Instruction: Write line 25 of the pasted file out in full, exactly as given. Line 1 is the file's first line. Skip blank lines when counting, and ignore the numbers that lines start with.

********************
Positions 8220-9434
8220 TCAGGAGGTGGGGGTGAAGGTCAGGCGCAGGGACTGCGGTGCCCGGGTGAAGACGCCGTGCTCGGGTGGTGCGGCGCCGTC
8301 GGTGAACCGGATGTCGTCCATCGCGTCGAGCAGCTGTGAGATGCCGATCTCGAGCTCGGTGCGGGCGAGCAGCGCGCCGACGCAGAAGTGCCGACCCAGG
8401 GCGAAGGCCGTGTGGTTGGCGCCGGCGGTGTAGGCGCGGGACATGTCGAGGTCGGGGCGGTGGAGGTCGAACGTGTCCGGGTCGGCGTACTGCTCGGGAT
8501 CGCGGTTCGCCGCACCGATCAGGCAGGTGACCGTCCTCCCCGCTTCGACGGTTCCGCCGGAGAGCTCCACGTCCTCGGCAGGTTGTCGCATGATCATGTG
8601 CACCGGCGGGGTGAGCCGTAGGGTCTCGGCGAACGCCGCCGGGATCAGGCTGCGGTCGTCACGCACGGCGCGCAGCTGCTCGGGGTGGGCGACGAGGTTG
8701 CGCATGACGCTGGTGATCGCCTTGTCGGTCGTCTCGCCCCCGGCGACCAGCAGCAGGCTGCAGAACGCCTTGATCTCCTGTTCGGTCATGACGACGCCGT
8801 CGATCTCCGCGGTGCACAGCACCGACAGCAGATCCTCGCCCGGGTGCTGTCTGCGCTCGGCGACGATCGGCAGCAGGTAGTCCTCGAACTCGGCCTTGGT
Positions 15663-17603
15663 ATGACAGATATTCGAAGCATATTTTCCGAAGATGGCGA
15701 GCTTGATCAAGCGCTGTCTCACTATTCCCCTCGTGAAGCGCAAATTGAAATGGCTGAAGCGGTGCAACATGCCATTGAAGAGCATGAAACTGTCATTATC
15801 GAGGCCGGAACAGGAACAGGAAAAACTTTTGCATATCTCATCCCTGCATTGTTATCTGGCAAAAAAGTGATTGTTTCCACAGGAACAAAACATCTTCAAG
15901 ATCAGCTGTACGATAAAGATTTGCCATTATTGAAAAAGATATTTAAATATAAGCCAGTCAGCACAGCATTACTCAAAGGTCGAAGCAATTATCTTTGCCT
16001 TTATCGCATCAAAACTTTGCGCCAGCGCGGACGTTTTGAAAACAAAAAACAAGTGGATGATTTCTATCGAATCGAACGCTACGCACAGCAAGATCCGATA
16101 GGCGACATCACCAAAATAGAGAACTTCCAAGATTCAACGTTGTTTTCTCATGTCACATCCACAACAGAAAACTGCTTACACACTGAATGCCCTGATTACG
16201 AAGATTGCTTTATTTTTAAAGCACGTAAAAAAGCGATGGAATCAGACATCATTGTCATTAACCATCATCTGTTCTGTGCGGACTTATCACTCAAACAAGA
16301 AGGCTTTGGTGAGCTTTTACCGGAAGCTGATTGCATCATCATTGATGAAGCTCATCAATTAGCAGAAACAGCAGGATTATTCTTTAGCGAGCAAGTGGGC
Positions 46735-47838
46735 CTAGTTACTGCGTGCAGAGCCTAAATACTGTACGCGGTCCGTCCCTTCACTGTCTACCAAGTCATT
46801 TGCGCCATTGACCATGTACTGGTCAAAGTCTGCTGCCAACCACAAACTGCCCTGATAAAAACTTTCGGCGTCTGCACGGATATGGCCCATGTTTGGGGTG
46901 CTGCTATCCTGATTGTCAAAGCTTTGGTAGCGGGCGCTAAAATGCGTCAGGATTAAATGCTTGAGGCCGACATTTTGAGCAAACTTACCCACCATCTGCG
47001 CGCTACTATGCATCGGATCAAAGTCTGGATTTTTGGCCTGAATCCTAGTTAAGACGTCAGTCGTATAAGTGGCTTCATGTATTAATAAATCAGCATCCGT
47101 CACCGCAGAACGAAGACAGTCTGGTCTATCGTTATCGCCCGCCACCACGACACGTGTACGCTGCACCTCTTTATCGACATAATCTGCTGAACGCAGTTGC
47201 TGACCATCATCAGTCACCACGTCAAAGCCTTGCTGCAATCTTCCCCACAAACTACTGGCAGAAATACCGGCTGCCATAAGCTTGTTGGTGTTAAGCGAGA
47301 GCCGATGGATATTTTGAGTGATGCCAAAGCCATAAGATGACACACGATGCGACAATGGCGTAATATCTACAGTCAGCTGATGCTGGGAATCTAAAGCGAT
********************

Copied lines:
47301 GCCGATGGATATTTTGAGTGATGCCAAAGCCATAAGATGACACACGATGCGACAATGGCGTAATATCTACAGTCAGCTGATGCTGGGAATCTAAAGCGAT